Nutrition, including controlling your pet’s weight, seriously affects pet health, especially as your pet ages. Weight management is
one of the most critical factors in maintaining pet health. Giving your pet unlimited access to food (free feeding) is one of the worst things you
can do. The standard serving for felines and canines is 120-170 calories per pound of body weight. If you’re trying to help your pet gain weight,
increase caloric intake, and if you’re wanting your pet to lose weight, decrease caloric consumption. During a routine exam, we can discuss the
exact amount of food to add or subtract from your pet’s diet based on breed, activity level, and current weight. Remember that overweight pets are
more likely to suffer from arthritis, certain cancers, diabetes, high blood pressure, heart disease, and skin problems.
Pet food classifications:
The following pet food classifications are as defined by the Association of American Feed Control Officials (AAFCO).
By-products – Pet food that contains by-products which are declared clean and free from foreign substances and
Natural – Natural pet food is defined as having ingredients that are obtained entirely from plants, animals,
and/or mined sources. Natural pet food is free from all chemical processing.
Organic* – Organic pet food is, at minimum, 95% produced and handled in observance of all USDA National Organic
*If advertised as 100% organic, then 100% of the ingredients (including additives) must be organic.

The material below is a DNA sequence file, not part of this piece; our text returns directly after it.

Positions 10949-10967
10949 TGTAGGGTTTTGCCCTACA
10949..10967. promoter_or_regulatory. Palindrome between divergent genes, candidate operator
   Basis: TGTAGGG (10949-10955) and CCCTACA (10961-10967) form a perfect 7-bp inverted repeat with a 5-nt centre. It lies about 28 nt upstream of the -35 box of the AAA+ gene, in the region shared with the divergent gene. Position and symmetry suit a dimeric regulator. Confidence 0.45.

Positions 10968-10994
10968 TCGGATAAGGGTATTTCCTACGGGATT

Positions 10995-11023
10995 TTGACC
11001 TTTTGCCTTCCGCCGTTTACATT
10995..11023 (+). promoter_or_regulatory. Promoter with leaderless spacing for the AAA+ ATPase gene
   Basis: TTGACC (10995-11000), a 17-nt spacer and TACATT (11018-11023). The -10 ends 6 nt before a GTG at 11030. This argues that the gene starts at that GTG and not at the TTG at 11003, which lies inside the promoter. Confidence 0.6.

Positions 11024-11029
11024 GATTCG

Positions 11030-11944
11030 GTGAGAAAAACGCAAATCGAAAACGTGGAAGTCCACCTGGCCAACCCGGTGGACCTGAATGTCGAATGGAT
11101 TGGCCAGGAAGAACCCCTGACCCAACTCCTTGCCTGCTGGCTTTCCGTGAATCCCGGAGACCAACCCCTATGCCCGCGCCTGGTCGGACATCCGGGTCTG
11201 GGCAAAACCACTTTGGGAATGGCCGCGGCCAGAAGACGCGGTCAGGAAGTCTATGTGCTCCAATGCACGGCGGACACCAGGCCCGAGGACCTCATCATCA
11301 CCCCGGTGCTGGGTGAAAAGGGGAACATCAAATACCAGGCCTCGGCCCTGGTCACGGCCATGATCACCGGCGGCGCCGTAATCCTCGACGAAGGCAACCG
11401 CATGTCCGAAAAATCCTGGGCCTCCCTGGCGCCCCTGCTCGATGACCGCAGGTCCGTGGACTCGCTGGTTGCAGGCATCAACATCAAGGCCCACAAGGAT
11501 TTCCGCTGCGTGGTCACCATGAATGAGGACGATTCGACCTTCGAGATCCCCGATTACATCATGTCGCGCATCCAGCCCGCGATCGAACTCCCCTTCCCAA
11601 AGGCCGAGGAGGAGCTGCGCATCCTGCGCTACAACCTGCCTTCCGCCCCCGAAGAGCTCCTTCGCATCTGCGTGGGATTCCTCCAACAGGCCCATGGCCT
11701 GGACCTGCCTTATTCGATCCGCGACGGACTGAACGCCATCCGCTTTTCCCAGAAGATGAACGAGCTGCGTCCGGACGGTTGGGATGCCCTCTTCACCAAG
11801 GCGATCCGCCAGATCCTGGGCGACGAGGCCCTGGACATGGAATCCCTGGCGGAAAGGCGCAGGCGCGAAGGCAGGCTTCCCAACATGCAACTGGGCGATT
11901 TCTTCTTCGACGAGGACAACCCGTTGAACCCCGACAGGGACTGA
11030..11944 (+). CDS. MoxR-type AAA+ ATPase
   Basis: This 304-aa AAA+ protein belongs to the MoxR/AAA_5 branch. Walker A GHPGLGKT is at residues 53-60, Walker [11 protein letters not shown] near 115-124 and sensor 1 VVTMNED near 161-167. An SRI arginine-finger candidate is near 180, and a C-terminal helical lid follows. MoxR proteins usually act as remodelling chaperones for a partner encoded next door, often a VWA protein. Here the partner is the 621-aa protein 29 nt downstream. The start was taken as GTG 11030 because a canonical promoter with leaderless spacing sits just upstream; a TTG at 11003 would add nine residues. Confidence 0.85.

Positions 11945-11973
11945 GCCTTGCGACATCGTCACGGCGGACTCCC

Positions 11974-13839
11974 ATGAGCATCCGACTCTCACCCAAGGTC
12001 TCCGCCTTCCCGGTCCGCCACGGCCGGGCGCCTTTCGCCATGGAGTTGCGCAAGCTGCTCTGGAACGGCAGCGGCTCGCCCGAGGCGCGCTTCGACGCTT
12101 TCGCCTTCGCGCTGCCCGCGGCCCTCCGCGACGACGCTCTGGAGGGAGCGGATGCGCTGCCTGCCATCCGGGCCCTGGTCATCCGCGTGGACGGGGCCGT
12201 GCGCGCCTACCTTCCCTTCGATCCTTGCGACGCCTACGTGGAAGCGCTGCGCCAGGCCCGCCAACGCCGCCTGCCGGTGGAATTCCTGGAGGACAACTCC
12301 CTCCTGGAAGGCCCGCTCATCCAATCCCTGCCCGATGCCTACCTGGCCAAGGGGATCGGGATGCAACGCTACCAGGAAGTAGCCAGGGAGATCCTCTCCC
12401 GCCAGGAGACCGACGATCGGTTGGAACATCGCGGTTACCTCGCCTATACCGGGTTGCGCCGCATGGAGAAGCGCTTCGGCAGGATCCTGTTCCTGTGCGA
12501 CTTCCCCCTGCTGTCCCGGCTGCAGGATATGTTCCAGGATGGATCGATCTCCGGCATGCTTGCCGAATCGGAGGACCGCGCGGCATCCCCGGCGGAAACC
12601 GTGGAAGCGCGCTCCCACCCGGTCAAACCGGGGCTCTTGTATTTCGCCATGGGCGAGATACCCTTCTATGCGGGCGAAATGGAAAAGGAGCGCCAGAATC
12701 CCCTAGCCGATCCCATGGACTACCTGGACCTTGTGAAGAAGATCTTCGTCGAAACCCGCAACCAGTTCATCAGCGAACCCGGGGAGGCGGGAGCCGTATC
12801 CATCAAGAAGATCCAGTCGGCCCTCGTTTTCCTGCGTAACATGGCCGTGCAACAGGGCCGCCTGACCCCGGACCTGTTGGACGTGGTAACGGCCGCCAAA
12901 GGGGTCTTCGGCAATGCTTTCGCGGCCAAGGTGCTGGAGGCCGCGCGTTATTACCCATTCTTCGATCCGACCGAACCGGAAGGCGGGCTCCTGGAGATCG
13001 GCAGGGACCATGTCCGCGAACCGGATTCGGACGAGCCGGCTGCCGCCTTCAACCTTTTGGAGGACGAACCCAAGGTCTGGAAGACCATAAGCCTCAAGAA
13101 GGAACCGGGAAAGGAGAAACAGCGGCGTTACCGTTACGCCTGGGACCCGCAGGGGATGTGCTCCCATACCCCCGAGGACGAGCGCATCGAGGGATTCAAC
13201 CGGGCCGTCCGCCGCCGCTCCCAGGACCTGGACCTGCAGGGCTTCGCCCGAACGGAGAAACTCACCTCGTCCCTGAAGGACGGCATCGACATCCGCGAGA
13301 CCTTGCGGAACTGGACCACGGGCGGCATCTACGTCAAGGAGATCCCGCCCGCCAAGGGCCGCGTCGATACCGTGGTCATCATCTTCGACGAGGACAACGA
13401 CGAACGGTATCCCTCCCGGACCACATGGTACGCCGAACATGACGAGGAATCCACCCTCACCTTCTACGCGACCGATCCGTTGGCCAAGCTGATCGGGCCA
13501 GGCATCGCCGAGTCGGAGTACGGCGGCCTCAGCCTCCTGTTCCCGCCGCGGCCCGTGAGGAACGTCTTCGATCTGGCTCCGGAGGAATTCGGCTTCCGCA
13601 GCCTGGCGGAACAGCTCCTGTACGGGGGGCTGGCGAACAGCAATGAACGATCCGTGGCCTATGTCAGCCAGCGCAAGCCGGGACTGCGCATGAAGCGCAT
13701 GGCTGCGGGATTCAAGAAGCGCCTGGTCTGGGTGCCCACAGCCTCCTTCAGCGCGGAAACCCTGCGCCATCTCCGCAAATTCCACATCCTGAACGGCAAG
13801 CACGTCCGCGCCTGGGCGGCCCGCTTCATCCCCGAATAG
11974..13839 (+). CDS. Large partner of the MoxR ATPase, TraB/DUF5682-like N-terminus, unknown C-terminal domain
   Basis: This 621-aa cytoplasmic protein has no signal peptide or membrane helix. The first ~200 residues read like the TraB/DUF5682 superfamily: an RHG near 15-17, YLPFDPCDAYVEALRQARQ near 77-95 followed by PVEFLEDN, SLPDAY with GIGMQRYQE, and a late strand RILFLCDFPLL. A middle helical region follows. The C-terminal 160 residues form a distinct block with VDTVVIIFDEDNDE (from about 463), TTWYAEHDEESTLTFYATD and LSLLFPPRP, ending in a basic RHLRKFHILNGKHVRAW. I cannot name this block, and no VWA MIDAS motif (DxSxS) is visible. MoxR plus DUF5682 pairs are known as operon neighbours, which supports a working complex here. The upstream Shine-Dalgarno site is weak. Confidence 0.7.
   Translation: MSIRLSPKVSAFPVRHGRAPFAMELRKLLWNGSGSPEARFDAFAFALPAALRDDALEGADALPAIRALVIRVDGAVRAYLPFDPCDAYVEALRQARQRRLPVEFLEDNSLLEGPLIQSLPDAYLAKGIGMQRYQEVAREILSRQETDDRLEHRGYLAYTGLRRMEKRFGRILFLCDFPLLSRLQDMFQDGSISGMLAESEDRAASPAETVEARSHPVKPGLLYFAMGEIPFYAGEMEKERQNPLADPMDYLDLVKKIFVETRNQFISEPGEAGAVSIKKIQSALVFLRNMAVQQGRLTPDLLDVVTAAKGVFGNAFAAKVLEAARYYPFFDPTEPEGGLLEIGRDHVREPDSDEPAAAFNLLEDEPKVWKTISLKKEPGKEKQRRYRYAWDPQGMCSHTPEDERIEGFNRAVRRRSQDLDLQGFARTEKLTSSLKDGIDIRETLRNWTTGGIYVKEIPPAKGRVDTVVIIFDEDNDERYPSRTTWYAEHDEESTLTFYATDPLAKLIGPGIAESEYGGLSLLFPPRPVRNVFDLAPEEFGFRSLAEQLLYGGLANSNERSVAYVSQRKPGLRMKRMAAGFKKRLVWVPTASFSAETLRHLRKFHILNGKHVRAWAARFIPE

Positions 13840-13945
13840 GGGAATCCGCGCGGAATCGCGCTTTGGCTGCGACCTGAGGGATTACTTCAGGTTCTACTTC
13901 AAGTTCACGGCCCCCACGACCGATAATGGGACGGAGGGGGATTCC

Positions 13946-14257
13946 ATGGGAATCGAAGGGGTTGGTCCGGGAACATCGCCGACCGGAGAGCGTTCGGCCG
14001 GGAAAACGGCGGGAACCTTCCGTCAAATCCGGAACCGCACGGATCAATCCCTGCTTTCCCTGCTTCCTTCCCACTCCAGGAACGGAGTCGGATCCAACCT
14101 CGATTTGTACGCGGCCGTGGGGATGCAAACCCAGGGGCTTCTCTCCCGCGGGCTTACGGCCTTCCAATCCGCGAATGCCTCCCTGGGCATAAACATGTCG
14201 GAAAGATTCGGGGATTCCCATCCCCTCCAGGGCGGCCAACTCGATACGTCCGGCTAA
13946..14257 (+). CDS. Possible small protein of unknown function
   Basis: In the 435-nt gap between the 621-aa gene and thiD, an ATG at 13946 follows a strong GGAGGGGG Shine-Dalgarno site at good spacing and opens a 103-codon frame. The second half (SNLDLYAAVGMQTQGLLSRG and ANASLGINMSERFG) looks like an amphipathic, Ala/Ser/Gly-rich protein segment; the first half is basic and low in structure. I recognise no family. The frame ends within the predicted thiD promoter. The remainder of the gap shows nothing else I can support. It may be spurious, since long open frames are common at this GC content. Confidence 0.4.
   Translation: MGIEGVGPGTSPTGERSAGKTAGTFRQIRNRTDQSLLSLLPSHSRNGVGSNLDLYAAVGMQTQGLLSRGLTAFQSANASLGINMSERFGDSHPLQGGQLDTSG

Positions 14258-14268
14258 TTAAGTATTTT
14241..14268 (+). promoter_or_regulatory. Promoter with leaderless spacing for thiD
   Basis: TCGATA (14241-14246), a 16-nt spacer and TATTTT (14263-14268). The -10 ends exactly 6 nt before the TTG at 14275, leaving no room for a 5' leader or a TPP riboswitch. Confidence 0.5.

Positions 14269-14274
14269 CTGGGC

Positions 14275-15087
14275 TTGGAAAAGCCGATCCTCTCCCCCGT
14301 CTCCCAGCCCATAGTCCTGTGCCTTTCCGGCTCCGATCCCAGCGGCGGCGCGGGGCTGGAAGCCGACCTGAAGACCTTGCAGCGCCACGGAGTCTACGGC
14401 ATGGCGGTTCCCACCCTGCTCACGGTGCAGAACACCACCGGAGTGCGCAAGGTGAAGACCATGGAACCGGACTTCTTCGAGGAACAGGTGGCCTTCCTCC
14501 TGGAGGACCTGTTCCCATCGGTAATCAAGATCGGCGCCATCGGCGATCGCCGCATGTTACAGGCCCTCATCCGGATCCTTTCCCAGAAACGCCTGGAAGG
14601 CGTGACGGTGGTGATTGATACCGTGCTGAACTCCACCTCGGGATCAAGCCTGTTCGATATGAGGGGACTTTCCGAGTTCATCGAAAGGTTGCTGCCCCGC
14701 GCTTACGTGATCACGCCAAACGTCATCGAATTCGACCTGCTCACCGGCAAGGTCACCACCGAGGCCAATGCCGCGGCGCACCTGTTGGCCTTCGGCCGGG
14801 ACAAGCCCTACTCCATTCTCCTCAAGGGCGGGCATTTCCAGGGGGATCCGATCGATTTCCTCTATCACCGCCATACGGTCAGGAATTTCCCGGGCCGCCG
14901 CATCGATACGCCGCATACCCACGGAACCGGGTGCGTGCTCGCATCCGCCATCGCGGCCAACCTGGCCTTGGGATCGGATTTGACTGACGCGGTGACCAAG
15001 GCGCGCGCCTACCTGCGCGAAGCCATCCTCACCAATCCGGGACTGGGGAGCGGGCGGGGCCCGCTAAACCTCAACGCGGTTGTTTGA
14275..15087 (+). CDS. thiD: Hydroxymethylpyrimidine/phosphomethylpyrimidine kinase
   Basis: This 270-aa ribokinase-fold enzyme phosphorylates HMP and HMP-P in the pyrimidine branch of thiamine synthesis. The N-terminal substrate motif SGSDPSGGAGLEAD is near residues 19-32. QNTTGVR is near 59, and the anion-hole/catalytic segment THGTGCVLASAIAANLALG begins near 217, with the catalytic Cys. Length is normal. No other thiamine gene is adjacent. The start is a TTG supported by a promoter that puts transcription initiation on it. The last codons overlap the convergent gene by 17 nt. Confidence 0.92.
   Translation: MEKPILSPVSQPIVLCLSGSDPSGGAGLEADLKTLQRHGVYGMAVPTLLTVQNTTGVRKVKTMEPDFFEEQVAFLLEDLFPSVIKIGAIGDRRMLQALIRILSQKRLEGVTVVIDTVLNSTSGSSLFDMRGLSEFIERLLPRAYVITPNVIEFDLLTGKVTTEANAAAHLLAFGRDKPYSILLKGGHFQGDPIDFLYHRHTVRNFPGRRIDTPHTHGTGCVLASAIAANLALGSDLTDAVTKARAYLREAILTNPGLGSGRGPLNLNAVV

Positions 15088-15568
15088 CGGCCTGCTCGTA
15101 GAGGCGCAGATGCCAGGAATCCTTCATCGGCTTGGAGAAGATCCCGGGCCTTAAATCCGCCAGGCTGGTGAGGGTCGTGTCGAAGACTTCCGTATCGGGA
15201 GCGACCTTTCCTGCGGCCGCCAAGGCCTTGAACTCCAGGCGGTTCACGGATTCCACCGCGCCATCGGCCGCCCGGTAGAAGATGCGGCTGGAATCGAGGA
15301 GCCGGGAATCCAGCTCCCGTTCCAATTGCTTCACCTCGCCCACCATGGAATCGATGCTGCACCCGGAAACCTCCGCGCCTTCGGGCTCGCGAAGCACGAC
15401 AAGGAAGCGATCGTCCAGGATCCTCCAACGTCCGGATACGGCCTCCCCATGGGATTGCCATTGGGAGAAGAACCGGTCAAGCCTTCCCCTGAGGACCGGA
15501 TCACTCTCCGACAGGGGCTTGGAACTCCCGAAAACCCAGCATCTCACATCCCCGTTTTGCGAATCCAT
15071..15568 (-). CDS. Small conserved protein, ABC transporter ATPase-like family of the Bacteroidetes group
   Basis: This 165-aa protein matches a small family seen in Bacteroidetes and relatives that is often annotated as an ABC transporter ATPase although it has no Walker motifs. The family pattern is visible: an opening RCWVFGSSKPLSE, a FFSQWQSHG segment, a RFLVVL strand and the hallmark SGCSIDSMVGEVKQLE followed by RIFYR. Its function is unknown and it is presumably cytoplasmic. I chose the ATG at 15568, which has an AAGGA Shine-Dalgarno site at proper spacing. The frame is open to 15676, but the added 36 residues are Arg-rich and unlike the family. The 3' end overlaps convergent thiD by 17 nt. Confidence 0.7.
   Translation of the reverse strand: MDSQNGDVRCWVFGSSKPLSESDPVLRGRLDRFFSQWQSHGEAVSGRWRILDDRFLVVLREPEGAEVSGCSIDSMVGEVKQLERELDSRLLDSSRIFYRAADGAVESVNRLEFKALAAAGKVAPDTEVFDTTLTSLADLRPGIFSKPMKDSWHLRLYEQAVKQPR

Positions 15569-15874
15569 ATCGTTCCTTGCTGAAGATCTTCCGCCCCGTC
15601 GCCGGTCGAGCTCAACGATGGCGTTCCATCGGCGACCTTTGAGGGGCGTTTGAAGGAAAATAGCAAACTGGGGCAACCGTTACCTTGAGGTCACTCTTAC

Keep in mind that a pet food classification does not dictate superiority. Many pet food manufacturers market their natural or
organic foods as being better than pet foods with by-product, but that isn’t always the case. Some organic and natural foods lack the vitamins and
minerals that a food with by-product can offer. The main goal of pet food is to maintain a nutritious and balanced diet; this can be obtained with
the right pet food, regardless of what category it fits into. If you need help choosing proper pet food, our veterinary staff will happily provide
you with our recommendations.
Medicated diets are created to augment nutritional needs for pets dealing with illness or disease. A variety of manufacturers
design pet food specifically for pets suffering from allergies, arthritis, cancer, diabetes, kidney disease, liver disease, pancreatitis, and more.
If you think a medicated diet would benefit your pet, contact our office today.
As your pet ages their need for phosphorus, sodium, calcium, and protein lessen while their need for fiber increases. Dietary
supplements can help meet your pet’s needs as they age. Supplements also offer therapeutic function. Vitamins and glucosamine are just some of the
beneficial supplements available for your pet. Please inform your veterinarian if you think dietary supplements would be helpful for your pet.